Now, you have to change your div content changes through this changeHtml() function. So, you can monitor or can do necessary changes accordingly because bind callback data argument containing the information.

You have to change your div's html like this;

changeHtml('#mydiv', '<p>test content</p>');

And also, you can use this for any html element(s) except input element. Anyway you can modify this to use with any element(s).

3
  • To observe and act on changes to a particular element, just modify the changeHtml function to use 'elem.trigger(...)' instead of 'jQuery.event.trigger(...)', and then bind to the element like $('#my_element_id').on('htmlchanged', function(e, data) {...}
    – KenB
    Aug 1 '14 at 17:14
  • 12
    "this is a problem with your design and coding pattern", what to do if you include third party scripts therefore you have no control on their source code? but you need to detect their changes to one div?
    – DrLightman
    Sep 19 '16 at 12:53
  • @DrLightman a rule of thumb is to choose third party lib with callback event provided Nov 30 '17 at 15:01
9

Use MutationObserver as seen in this snippet provided by Mozilla, and adapted from this blog post

Alternatively, you can use the JQuery example seen in this link

Chrome 18+, Firefox 14+, IE 11+, Safari 6+

// Select the node that will be observed for mutations
var targetNode = document.getElementById('some-id');

// Options for the observer (which mutations to observe)
var config = { attributes: true, childList: true };

// Callback function to execute when mutations are observed
var callback = function(mutationsList) {
    for(var mutation of mutationsList) {
        if (mutation.type == 'childList') {
            console.log('A child node has been added or removed.');
        }
        else if (mutation.type == 'attributes') {
            console.log('The ' + mutation.attributeName + ' attribute was modified.');
        }
    }
};

// Create an observer instance linked to the callback function
var observer = new MutationObserver(callback);

// Start observing the target node for configured mutations
observer.observe(targetNode, config);

// Later, you can stop observing
observer.disconnect();
2

You can store the old innerHTML of the div in a variable. Set an interval to check if the old content matches the current content. When this isn't true do something.

2

Try the MutationObserver:

browser support: http://caniuse.com/#feat=mutationobserver

<html>
  <!-- example from Microsoft https://developer.microsoft.com/en-us/microsoft-edge/platform/documentation/dev-guide/dom/mutation-observers/ -->

  <head>
    </head>
  <body>
    <script src="https://ajax.googleapis.com/ajax/libs/jquery/2.1.1/jquery.min.js"></script>
    <script type="text/javascript">
      // Inspect the array of MutationRecord objects to identify the nature of the change
function mutationObjectCallback(mutationRecordsList) {
  console.log("mutationObjectCallback invoked.");

  mutationRecordsList.forEach(function(mutationRecord) {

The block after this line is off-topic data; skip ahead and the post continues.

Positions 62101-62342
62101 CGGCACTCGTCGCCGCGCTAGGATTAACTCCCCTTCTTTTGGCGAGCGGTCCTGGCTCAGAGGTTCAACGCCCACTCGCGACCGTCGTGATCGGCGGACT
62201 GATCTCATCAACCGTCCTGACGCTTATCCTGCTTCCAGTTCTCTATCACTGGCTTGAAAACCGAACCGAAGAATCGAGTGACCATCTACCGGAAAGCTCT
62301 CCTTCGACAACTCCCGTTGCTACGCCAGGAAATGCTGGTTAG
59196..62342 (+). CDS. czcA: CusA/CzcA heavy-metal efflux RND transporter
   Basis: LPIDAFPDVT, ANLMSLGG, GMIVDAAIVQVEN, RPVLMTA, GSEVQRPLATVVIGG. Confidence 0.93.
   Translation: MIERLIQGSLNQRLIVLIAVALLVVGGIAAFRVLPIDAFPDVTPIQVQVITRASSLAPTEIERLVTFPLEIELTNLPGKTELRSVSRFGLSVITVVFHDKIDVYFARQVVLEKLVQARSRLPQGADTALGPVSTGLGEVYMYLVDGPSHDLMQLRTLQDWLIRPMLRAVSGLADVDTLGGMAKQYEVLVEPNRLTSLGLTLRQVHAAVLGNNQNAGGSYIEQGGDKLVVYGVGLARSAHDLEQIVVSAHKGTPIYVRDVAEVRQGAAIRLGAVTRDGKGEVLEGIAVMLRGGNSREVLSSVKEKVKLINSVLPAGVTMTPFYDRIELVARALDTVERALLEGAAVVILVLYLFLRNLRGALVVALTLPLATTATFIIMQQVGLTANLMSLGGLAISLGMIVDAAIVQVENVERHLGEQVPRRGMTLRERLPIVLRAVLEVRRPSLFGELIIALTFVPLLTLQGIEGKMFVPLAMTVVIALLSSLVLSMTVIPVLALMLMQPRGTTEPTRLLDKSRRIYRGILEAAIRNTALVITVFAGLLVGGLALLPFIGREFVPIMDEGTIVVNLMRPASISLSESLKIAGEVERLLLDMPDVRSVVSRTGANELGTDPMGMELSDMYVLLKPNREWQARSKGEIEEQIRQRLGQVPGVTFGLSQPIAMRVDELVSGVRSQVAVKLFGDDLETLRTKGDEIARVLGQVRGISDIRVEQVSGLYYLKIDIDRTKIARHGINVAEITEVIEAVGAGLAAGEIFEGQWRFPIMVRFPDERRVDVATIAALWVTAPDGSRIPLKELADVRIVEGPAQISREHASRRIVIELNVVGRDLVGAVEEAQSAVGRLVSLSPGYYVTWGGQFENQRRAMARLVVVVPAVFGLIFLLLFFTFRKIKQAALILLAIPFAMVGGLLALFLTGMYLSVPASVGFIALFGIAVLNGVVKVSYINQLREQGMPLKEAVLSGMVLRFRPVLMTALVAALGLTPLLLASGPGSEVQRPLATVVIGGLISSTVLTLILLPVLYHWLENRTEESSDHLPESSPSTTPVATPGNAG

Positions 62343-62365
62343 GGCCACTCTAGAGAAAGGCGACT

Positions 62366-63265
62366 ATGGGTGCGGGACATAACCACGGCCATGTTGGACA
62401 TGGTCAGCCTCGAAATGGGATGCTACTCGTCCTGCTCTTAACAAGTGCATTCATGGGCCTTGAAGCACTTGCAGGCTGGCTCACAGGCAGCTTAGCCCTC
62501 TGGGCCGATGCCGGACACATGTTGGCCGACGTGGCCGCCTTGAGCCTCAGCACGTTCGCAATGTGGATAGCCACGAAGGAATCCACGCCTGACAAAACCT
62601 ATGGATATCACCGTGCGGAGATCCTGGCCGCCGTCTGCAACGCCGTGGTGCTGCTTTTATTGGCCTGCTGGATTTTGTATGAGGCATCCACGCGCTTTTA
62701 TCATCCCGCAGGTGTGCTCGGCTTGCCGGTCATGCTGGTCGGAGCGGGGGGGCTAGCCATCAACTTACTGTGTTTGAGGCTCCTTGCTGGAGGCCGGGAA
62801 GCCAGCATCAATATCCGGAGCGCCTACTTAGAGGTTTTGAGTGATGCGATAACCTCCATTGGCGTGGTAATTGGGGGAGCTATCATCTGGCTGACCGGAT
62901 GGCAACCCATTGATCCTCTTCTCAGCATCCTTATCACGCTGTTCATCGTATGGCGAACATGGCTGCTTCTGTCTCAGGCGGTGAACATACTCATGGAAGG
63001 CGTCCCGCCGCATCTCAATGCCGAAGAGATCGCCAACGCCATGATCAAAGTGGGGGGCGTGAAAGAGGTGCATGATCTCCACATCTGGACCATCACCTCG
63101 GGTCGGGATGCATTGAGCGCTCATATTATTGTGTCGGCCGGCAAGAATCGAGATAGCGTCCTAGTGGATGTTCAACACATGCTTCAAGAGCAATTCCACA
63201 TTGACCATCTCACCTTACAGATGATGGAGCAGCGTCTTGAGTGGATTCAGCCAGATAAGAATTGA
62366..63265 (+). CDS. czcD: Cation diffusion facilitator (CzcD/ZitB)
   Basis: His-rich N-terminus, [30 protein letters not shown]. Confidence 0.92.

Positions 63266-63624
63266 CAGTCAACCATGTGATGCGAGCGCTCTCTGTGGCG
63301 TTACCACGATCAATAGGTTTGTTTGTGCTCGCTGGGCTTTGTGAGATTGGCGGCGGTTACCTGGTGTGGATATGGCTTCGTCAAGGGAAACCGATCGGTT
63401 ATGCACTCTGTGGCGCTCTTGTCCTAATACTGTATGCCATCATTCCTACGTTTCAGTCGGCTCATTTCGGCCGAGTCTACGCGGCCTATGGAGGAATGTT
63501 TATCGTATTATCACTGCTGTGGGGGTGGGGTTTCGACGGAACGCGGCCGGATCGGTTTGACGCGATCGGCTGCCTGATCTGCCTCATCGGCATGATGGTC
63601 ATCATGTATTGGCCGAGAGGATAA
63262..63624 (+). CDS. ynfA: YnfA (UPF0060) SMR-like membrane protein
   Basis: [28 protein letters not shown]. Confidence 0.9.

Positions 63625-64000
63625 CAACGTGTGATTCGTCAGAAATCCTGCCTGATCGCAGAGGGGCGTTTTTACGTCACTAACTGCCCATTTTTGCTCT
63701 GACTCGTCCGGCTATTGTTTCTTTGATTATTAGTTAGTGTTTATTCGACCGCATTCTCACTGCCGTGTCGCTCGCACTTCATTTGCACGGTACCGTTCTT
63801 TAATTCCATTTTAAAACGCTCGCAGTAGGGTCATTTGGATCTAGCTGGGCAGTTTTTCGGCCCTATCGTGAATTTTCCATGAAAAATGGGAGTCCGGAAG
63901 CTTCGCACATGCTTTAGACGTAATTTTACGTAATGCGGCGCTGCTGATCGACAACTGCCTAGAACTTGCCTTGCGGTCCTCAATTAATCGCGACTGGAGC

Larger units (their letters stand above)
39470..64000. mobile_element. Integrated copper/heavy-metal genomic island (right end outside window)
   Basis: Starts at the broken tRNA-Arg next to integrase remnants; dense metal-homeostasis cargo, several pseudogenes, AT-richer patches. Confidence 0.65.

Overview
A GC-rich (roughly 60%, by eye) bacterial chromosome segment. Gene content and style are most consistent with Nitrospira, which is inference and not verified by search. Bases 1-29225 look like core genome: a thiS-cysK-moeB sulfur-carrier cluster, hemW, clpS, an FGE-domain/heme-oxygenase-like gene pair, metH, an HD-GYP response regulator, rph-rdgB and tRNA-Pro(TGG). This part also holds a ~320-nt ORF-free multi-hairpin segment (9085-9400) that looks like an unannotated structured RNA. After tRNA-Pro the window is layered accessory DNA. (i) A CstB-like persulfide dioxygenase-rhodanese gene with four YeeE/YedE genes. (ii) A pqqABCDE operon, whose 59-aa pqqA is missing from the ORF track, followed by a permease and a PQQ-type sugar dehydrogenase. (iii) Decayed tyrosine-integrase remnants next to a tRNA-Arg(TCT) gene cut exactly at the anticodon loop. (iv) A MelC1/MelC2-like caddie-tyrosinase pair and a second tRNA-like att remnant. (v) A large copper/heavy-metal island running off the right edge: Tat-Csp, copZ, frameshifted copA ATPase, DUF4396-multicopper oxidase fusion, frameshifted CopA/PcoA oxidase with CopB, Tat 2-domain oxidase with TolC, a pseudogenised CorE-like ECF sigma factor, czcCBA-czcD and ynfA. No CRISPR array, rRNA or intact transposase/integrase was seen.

console.log("Type of mutation: " + mutationRecord.type);
    if ("attributes" === mutationRecord.type) {
      console.log("Old attribute value: " + mutationRecord.oldValue);
    }
  });
}
      
// Create an observer object and assign a callback function
var observerObject = new MutationObserver(mutationObjectCallback);

      // the target to watch, this could be #yourUniqueDiv 
      // we use the body to watch for changes
var targetObject = document.body; 
      
// Register the target node to observe and specify which DOM changes to watch
      
      
observerObject.observe(targetObject, { 
  attributes: true,
  attributeFilter: ["id", "dir"],
  attributeOldValue: true,
  childList: true
});

// This will invoke the mutationObjectCallback function (but only after all script in this
// scope has run). For now, it simply queues a MutationRecord object with the change information
targetObject.appendChild(document.createElement('div'));

// Now a second MutationRecord object will be added, this time for an attribute change
targetObject.dir = 'rtl';


      </script>
    </body>
  </html>

2

Tried some of answers given above but those fires event twice. Here is working solution if you may need the same.

$('mydiv').one('DOMSubtreeModified', function(){
    console.log('changed');
});
1

DOMSubtreeModified is not a good solution. It can cause infinite loops if you decide to change the DOM inside the event handler, hence it has been disabled in a number of browsers. MutationObserver is the better answer.

MDN Doc

const onChangeElement = (qSelector, cb)=>{
 const targetNode = document.querySelector(qSelector);
 if(targetNode){
    const config = { attributes: true, childList: false, subtree: false };
    const callback = function(mutationsList, observer) {
        cb($(qSelector))
    };
    const observer = new MutationObserver(callback);
    observer.observe(targetNode, config);
 }else {
    console.error("onChangeElement: Invalid Selector")
 }
}

And you can use it like,

onChangeElement('mydiv', function(jqueryElement){
   alert('changed')
})
0

Adding some content to a div, whether through jQuery or via de DOM-API directly, defaults to the .appendChild() function. What you can do is to override the .appendChild() function of the current object and implement an observer in it. Now having overridden our .appendChild() function, we need to borrow that function from an other object to be able to append the content. Therefor we call the .appendChild() of an other div to finally append the content. Ofcourse, this counts also for the .removeChild().

var obj = document.getElementById("mydiv");
    obj.appendChild = function(node) {
        alert("changed!");

        // call the .appendChild() function of some other div
        // and pass the current (this) to let the function affect it.
        document.createElement("div").appendChild.call(this, node);
        }
    };

Here you can find a naïf example. You can extend it by yourself I guess. http://jsfiddle.net/RKLmA/31/

By the way: this shows JavaScript complies the OpenClosed priciple. :)

2
  • It does not work with append child... I actually modify the html of it via other functions.
    – BoqBoq
    Mar 27 '13 at 12:32
  • Like removeChild() replaceChild() etc. But you're right on innerHTML. You should avoid it somehow.
    – Andries
    Mar 27 '13 at 12:39